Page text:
In recent comments to USA Today, former Notre Dame quarterback DeShone Kizer said he combines Tom Brady’s brain with Cam Newton’s body. Regardless of whether Kizer should have kept those thoughts to himself (he should have), Kizer now takes issue either with the quote or the characterization it has received.

Here’s the full quote that appeared in Thursday’s story from MDS: “Name a college quarterback who goes into the game-plan meetings on Monday and throws his notes at the coaches. No one else game plans the way I do. No one else prepares the way I do. No one else knows football the way I do. No one else is as big as I am. No one else is as powerful a runner as I am. Pat Mahomes might throw the ball 80 yards and I can only throw the ball 72, but I guarantee he can’t throw an out route the way I can. No one else can do what I can do. And I’ve truly figured out in this process, if I can maximize all my potential in every aspect of the game – this is bold – I do have the ability to be the greatest quarterback to ever play. Imagine taking Brady’s intellect and Brady’s preparation and putting it on a guy with Cam Newton’s body. Why can’t I be the greatest? The only thing stopping me from it is me. That’s what’s driving me now.”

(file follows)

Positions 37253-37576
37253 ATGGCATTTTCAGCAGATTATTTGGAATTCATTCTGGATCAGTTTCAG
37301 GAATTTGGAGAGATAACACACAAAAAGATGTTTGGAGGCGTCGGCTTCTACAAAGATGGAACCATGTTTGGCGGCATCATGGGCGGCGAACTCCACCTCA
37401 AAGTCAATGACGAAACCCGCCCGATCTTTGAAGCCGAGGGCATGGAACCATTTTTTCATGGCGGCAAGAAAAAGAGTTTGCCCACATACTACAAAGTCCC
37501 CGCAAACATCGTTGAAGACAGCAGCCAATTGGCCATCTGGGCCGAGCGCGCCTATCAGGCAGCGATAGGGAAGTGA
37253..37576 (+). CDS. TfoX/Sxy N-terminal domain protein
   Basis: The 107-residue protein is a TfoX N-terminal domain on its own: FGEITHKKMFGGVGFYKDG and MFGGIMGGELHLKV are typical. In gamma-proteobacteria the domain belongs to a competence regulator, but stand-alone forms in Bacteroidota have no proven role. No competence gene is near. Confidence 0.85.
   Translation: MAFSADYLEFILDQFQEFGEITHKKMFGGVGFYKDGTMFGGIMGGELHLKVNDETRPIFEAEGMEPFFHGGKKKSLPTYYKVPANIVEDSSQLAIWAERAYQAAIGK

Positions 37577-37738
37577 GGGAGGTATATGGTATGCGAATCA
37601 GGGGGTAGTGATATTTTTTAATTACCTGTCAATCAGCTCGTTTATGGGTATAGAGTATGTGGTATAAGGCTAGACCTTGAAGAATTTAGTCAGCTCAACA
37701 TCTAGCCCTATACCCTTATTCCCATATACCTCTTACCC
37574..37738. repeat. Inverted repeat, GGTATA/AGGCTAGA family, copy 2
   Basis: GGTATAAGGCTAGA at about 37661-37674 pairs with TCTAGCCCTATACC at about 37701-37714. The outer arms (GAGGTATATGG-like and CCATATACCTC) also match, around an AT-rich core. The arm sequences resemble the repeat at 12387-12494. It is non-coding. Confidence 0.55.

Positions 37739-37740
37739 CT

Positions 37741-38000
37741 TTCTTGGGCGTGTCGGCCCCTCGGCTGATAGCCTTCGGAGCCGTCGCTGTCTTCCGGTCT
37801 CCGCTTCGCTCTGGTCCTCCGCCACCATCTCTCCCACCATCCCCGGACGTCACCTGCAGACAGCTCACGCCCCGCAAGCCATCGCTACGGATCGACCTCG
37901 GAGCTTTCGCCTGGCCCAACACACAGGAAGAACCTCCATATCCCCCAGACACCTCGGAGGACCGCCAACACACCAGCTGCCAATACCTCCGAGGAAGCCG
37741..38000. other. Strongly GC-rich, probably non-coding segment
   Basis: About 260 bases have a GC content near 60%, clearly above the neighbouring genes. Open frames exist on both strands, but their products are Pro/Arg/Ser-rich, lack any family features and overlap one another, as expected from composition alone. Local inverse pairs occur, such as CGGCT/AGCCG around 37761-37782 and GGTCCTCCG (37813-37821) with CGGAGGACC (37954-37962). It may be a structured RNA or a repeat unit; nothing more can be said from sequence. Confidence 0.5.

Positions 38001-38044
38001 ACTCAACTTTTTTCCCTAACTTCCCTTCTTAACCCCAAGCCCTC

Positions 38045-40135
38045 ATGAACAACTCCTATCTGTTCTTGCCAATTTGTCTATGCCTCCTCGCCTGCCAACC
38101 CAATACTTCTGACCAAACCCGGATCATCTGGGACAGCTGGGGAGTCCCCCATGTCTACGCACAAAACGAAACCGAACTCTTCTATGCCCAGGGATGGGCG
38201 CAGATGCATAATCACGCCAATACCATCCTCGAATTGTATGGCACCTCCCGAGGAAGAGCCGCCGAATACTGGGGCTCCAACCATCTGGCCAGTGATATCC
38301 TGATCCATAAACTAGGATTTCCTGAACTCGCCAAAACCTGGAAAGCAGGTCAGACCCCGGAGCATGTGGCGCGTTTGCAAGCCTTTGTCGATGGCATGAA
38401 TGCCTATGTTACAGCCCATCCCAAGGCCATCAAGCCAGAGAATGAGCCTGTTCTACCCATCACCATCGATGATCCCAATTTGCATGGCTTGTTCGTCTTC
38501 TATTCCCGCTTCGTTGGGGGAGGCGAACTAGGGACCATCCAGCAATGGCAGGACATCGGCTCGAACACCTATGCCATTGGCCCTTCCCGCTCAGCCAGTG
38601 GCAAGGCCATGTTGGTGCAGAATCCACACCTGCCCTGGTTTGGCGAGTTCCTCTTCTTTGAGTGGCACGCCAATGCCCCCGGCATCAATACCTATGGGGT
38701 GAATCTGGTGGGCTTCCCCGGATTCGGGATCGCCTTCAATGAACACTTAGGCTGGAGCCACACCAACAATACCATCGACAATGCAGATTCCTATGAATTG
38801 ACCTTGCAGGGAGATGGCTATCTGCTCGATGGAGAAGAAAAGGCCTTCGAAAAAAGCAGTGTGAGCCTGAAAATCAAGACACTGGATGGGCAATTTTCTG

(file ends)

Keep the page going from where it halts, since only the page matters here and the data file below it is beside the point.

Here’s the key portion of the quote, isolated from the rest of what Kizer said: “Imagine taking Brady’s intellect and Brady’s preparation and putting it on a guy with Cam Newton’s body.”

Here’s the headline to the PFT story: “DeShone Kizer: I have Tom Brady’s brain in Cam Newton’s body.”

It’s unclear whether he believes the quote was taken out of context or that the headline takes his words out of context. (Tom Ley of Deadspin seems to think Kizer is referring to the quote.) Either way, nothing Kizer said was taken out of context.

“Imagine taking Brady’s intellect and Brady’s preparation and putting it on a guy with Cam Newton’s body” is what Kizer said. The context wasn’t a discussion regarding the potential construction of a football Frankenstein monster; the context was Kizer talking up his own skills in relation to those possessed by other quarterbacks in the same draft class.